140 New Montgomery — San Francisco, CA
Roaring 20s Icon Returned to Glory
- 330,000 SF
- $ 60M
- Perkins + Will
- Plant Construction
- Wilson Meany
- Sustainable Benchmark
- LEED Gold
- Governor’s Historic Preservation Award
NCSEA Award of Excellence, Historic Preservation
SEAONC Award of Excellence Historic Preservation
California Preservation Foundation Award Outstanding Achievement in Historic Preservation
ENR Award of Merit for Renovation/Restoration
- Blake Marvin
When it opened in 1925 as the Pacific Telephone and Telegraph Company, 140 New Montgomery was at the forefront of changing how the world communicated. It ushered in a slew of skilled workers, and Winston Churchill dialed one of the first transatlantic phone calls within its walls.
The 26-story Art Deco landmark was once the tallest building in San Francisco and stood poised to reach new technological heights. The detailed terra cotta exterior and ornate lobby with hand-painted plaster ceilings, marble walls and bronze fixtures signified a new era of progress and prosperity.
Over the years, 140 New Montgomery remained largely unchanged while the city advanced and grew around it. When real estate developer Wilson Meany purchased the property in 2007, it wanted to return the building to its rightful stature as a monument of architectural and technological excellence.
The new owners envisioned a premiere office building with advanced systems and flexible floor plans. This was to be accomplished without disturbing the elements that gave the building its character. The interior floor plates had to be open to take advantage of the views and provide tenants with finishing options, but the historic fabric of the exterior and lobby had to remain unchanged.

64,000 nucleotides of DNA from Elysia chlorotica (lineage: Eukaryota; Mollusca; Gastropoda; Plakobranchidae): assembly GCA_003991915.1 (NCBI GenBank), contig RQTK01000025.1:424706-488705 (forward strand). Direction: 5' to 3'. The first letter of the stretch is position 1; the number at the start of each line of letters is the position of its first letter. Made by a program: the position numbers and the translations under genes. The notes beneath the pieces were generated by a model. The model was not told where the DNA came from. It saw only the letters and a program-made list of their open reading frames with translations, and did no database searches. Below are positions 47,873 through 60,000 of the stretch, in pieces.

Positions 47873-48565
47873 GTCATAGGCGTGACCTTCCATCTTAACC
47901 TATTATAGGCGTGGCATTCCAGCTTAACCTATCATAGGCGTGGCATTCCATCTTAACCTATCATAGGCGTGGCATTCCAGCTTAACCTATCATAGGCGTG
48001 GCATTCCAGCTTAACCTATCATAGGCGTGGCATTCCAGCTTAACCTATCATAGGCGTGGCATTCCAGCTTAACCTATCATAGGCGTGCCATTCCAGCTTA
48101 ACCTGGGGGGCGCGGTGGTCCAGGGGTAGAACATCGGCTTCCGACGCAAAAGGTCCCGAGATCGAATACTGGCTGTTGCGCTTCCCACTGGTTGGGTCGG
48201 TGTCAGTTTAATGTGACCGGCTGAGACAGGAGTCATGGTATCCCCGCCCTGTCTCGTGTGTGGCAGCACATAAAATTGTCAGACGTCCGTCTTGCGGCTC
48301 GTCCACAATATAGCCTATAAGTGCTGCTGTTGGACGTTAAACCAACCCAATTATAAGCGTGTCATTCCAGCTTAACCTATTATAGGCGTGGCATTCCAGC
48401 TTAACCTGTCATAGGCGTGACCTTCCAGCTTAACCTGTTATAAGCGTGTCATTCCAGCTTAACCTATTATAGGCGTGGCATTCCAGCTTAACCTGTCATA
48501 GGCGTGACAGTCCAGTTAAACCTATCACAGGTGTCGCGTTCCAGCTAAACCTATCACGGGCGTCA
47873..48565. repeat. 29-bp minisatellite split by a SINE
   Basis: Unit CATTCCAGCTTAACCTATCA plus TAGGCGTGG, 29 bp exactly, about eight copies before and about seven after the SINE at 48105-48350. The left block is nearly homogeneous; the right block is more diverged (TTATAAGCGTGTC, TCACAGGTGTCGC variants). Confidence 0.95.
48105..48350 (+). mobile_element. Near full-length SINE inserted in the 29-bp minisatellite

Holmes Structures was hired to conduct a comprehensive seismic upgrade that would improve the building’s safety and long-term structural resiliency.
We shared our client’s respect for the legacy of the building, and a vision for maximizing its potential in modern times.
Finding the best solution for this iconic building began with understanding the existing structure and its interdependent systems. We started by investigating the layers of structure within the concrete-encased steel frame building. After in-depth research and a complex performance-based assessment, we determined that the structure had appreciable existing capacity but needed more strength and stiffness.
We developed several seismic retrofit solutions. Each option was weighed with the owner’s objectives for preserving the building’s historic characteristics, creating flexible work areas and controlling costs.
The solution combined two structural systems : concrete and steel. Concrete shear walls were added all the way up the building, creating a new central core that doubles as enclosure of the elevator shaft, new restrooms and essential services, leaving the remaining floor space open.
Steel outriggers with buckling-restrained braces were placed in two key locations over the height of the building to provide additional stiffness for the L-shaped floor plan. Steel super-columns were hidden to blend seamlessly with the existing structure and new foundation was limited to the above-grade sub-basement to avoid the expense of breaking the below-grade and below water-table seal.
Holmes Structures approached the seismic retrofit with the same attention to detail found in the original design.
By taking the time to fully understand the building’s past and the vision for its future, we strengthened it to modern safety standards without sacrificing its historic integrity.
Today 140 New Montgomery hosts a new generation of workers advancing the world’s technology much in the spirit of its original tenants.
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